When they are born their feathers are grey in colour and their bills are straight. By the time they reach the age of 3 their pink colour has emerged due to their natural diet which contains high levels of beta-carotene found in brine shrimp and algae. They feed with their heads in the water.
Unfortunately, numbers have reduced over the years due to periodic flooding of their nesting environment, lead poisoning due to overhead aircraft and global warming which reduces the amount of water in the lagoons and lakes. With the lack of sufficient fresh water they cannot survive, they would have to find new locations and this, in turn, affects their mating.
Celestun Flamingo Season
We were fortunate to visit during the month of February, as we had been told that the best time to see the flamingos is between November and March when they are courting. They move further north to Rio Lagartos in the summer for nesting and birthing. There were thousands on the day we visited.
Celestun Biosphere Reserve
After spending some time watching and floating around the flamingos we headed towards the mangroves.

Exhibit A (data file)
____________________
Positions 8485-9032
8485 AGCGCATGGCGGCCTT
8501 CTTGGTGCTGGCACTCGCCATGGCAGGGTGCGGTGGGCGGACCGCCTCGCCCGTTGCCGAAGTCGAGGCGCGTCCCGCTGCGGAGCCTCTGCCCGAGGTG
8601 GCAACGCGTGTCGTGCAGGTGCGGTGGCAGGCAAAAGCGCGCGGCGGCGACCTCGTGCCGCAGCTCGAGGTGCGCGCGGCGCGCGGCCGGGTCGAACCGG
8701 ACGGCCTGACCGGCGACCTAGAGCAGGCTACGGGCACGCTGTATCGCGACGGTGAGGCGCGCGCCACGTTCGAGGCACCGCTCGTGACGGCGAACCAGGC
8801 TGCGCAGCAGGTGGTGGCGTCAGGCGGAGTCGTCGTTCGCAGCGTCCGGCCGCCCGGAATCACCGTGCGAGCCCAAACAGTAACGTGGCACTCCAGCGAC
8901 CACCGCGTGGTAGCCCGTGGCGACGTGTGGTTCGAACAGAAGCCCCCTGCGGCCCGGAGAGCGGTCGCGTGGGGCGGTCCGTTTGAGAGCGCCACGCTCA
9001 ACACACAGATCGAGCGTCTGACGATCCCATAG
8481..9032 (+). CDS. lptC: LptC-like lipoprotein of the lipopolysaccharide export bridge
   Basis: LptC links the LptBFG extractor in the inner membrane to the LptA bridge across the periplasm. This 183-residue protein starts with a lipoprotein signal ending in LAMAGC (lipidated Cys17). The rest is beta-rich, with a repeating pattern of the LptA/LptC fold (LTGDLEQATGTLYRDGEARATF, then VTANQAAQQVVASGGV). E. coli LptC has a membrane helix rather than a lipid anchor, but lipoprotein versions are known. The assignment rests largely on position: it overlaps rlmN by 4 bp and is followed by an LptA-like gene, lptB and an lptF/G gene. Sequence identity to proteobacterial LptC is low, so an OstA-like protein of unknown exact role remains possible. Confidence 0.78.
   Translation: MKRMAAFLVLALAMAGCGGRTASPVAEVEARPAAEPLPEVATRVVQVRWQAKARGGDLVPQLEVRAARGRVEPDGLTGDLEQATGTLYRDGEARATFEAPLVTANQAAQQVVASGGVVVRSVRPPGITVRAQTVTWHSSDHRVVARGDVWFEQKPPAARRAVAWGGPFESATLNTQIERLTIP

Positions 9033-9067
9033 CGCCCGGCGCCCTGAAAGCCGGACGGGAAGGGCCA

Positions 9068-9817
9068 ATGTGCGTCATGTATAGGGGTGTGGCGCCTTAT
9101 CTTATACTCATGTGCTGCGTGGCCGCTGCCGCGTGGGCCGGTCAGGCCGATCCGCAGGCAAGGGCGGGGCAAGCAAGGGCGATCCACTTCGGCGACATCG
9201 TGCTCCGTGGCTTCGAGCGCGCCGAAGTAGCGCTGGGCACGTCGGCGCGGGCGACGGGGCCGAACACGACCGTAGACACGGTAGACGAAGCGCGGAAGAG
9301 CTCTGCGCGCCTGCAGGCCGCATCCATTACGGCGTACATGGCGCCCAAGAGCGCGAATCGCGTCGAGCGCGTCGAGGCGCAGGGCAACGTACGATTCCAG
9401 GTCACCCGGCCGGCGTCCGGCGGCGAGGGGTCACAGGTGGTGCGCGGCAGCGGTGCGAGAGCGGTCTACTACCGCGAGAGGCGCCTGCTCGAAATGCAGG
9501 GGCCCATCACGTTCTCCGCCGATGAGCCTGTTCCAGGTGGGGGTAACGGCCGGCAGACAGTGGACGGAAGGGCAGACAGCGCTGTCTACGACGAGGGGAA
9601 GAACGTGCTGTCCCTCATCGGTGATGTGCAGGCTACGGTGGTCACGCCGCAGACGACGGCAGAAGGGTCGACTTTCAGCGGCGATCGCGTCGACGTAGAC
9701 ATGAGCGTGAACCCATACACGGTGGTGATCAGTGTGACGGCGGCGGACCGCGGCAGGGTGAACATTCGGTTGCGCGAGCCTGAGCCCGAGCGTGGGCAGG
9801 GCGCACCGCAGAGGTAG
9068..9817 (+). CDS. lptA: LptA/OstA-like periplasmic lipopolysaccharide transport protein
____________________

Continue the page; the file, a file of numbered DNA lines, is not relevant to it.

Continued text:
Along the way, we saw many types of other birds in their natural habitats such as the grey and white pelicans and cormorants.
In the freshwater springs of the Mangrove, our guide stated we may see a crocodile or two but we were out of luck on this trip. The Mangroves and surrounding jungle are also home to herons, kingfishers, woodpeckers, jaguars, ocelots, white-tailed deer and spider monkey. There are 4 type of turtles to be found in the Celestun Biosphere Reserve; Hawksbill, Green, Loggerhead and Leatherback.
Mangroves are tidal habitats comprising of varieties of trees and shrubs. Here in Celestun, the tree species are Gum, Chac’a, the Alamo, Sabal and Mahogany trees many growing to heights of between 15m-18m.
The colours of the water and the reflection of the trees in the mangroves as we sailed through gave us a feeling of peace and calm, there was no-one else around just us. We could have just sat in the launch for hours enjoying the wildlife and the peacefulness.
After your 2-hour boat ride, you can enjoy a few hours on the long stretch of the Celestun Beach.
Rio Lagartos Yucatan
Rio Largartos is the summer nesting and birthing place for the Celestun Flamingos after spending the winter in Celestun. It is a 2.5-hour drive from Merida to the northern part of the peninsula where Rio Largartos is located. It is a small town with a boardwalk which is famous for its pink sunsets.